Black Girls Matter, Even When They Are in the White House | The Worth Campaign, Inc. Black Girls Matter, Even When They Are in the White House | The Worth Campaign, Inc.

Black Girls Matter, Even When They Are in the White House

sasha and maliaLast week, GOP staffer Elizabeth Lauten attempted to shame first daughters, Sasha and Malia Obama, for not smiling enough at their father’s White House annual turkey pardoning ceremony. While the backlash against her words was inspiring, what was most heartening was universal disregard for her (uninformed and invalid) opinion about how the young ladies should behave. No one was having her holier-than-thou respectability tactics. It was a wonder to witness.

On November 27th, Lauten took to Facebook to make the following comments:

“Dear Sasha and Malia, I get you’re both in those awful teen years, but you’re a part of the First Family, try showing a little class.”


Elizabeth Lauten, 31

Perhaps the most disgusting words she had for the girls was her implication that they don’t have good role models and that their dress denotes the level of respect they deserve. She continued.

“At least respect the part you play. Then again your mother and father don’t respect their positions very much, or the nation for that matter, so I’m guessing you’re coming up a little short in the ‘good role model’ department. Nevertheless, stretch yourself. Rise to the occasion. Act like being in the White House matters to you. Dress like you deserve respect, not a spot at a bar. And certainly don’t make faces during televised public events.”

Firstly, these young women are the products of a loving bond between President Barack and First Lady Michelle Obama. To say that they have no positive folks to look up to in their lives is beyond disrespectful. It’s dismissive, undermining, and intentionally counter to the symbolic representation the First Family has for many Black Americans. Secondly, her words align with the age-old notion that young women’s attire makes them deserving of negative treatment from folks in the larger community. By her logic, clothing is the fundamental basis by which women’s character should be measured. And, respect should be doled out subjectively rather than universally.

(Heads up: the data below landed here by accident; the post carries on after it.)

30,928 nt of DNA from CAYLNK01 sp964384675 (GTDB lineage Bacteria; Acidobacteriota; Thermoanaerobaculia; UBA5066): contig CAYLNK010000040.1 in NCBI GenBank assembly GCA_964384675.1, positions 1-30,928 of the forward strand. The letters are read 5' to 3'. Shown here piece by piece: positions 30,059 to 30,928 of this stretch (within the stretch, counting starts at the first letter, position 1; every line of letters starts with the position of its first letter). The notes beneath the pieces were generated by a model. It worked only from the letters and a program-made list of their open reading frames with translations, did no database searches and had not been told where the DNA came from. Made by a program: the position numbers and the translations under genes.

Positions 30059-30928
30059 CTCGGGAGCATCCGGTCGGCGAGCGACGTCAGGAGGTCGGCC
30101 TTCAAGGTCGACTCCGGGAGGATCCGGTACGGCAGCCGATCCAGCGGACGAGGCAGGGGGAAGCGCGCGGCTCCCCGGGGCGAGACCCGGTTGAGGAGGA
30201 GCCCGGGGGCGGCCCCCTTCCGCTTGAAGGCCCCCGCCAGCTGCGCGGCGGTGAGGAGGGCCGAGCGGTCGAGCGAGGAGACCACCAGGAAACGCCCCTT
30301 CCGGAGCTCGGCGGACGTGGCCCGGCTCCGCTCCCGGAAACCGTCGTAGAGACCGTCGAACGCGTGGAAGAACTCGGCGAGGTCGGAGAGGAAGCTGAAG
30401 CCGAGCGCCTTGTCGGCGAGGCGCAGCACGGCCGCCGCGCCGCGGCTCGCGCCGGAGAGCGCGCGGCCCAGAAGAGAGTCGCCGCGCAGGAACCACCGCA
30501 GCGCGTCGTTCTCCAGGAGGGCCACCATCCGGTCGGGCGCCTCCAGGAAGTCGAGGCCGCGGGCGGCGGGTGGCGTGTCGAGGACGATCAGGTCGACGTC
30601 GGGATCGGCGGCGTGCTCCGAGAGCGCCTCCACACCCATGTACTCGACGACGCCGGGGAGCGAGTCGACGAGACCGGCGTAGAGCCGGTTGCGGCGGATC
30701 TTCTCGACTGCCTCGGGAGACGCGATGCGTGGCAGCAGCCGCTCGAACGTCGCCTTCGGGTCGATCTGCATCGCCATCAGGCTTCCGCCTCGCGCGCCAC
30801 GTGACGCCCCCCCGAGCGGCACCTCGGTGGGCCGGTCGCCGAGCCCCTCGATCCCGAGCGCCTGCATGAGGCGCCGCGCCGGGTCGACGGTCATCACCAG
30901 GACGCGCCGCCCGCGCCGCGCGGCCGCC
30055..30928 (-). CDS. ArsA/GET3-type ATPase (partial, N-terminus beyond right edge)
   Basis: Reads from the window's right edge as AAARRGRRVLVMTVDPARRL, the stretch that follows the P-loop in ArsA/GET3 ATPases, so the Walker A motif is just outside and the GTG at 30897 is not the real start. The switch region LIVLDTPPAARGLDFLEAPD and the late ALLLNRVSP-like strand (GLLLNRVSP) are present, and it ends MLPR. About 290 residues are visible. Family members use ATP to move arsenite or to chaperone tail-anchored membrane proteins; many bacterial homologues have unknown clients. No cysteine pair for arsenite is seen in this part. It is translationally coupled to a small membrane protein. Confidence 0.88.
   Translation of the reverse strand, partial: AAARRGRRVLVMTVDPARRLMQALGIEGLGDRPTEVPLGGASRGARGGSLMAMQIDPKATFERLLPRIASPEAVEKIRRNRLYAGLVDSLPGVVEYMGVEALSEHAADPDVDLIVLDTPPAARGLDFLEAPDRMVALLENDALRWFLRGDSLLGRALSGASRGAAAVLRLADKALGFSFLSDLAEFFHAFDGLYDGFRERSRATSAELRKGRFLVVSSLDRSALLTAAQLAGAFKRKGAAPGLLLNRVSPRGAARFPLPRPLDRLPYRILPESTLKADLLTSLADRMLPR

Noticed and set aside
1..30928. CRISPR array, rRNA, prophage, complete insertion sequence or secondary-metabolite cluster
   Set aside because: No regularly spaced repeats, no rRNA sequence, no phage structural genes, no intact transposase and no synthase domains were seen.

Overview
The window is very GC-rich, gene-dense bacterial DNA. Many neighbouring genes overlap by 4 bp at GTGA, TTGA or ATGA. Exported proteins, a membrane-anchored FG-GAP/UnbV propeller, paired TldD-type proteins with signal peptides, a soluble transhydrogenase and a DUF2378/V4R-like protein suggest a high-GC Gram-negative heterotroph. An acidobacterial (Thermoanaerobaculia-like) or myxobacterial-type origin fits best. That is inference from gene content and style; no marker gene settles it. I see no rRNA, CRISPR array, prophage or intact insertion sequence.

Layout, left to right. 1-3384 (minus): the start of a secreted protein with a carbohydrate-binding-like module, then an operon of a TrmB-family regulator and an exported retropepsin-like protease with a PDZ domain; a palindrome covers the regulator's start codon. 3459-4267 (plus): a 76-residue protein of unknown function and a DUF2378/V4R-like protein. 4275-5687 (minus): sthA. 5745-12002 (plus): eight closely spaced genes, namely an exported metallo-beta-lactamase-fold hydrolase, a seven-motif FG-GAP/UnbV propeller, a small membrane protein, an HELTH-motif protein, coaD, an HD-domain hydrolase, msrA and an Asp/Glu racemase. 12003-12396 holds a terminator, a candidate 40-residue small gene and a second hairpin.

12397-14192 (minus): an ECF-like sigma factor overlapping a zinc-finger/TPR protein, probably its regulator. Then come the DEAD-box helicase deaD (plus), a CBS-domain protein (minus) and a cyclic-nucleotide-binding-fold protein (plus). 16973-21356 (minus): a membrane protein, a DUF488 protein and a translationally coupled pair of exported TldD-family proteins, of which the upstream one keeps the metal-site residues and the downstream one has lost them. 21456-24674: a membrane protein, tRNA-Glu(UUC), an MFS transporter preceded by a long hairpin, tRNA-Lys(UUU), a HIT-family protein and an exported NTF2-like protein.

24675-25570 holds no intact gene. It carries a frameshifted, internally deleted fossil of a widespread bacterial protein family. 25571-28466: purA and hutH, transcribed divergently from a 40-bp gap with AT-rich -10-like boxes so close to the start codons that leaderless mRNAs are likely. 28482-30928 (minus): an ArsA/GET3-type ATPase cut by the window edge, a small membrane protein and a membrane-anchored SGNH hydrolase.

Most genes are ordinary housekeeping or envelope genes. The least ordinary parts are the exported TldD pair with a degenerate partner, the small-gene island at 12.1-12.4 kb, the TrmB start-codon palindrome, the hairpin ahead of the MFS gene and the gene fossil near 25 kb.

Many folks were most upset by her derisive tone in addressing these two teenage girls. The 31-year-old herself has been arrested and has pictures of herself partying on her Facebook page. But, it wasn’t her “pot calling the kettle black” that seemed the most out of whack in this event. It was her complicity in a status quo which views young Black girls as less valuable, less important, and less deserving of respect than other young women. She thought she could berate the Obama girls using the same old tropes which have been wielded against this marginalized group for centuries in the United States. She was wrong.

Her flawed assertions and harsh words for the first Black children in the White House resulted in her tearful resignation just a few days later.

If this proves anything, it proves that Black girls’ lives matter. This issue sent a loud, clear message this fact remains ever true. I couldn’t be happier about it.